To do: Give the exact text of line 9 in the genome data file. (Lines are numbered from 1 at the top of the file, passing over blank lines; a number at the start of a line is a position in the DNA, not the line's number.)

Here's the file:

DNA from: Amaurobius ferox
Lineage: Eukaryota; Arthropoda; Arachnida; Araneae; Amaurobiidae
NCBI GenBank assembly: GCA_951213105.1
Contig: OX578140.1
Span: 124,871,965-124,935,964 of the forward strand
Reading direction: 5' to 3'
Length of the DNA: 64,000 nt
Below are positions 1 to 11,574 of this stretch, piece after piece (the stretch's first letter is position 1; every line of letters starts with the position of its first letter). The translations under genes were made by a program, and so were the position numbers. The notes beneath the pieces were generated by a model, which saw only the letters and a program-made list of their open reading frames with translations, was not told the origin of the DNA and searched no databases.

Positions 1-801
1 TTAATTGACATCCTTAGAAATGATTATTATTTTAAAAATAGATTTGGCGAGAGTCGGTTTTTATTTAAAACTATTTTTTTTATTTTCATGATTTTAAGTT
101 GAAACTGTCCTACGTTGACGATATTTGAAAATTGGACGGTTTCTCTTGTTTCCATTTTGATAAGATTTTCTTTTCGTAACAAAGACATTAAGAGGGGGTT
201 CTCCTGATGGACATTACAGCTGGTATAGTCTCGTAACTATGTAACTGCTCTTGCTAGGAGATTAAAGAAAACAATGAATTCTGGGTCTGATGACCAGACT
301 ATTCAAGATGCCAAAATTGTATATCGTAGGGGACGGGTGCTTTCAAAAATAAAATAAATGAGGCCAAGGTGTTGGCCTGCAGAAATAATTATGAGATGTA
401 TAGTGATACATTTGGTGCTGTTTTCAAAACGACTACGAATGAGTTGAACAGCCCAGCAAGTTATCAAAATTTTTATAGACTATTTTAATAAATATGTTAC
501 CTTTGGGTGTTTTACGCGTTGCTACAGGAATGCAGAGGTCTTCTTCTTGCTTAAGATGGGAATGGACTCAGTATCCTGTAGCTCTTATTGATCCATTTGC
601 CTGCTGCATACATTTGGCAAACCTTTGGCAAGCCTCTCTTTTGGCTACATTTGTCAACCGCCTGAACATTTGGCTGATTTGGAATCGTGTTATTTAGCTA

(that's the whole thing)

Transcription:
Positions 1-801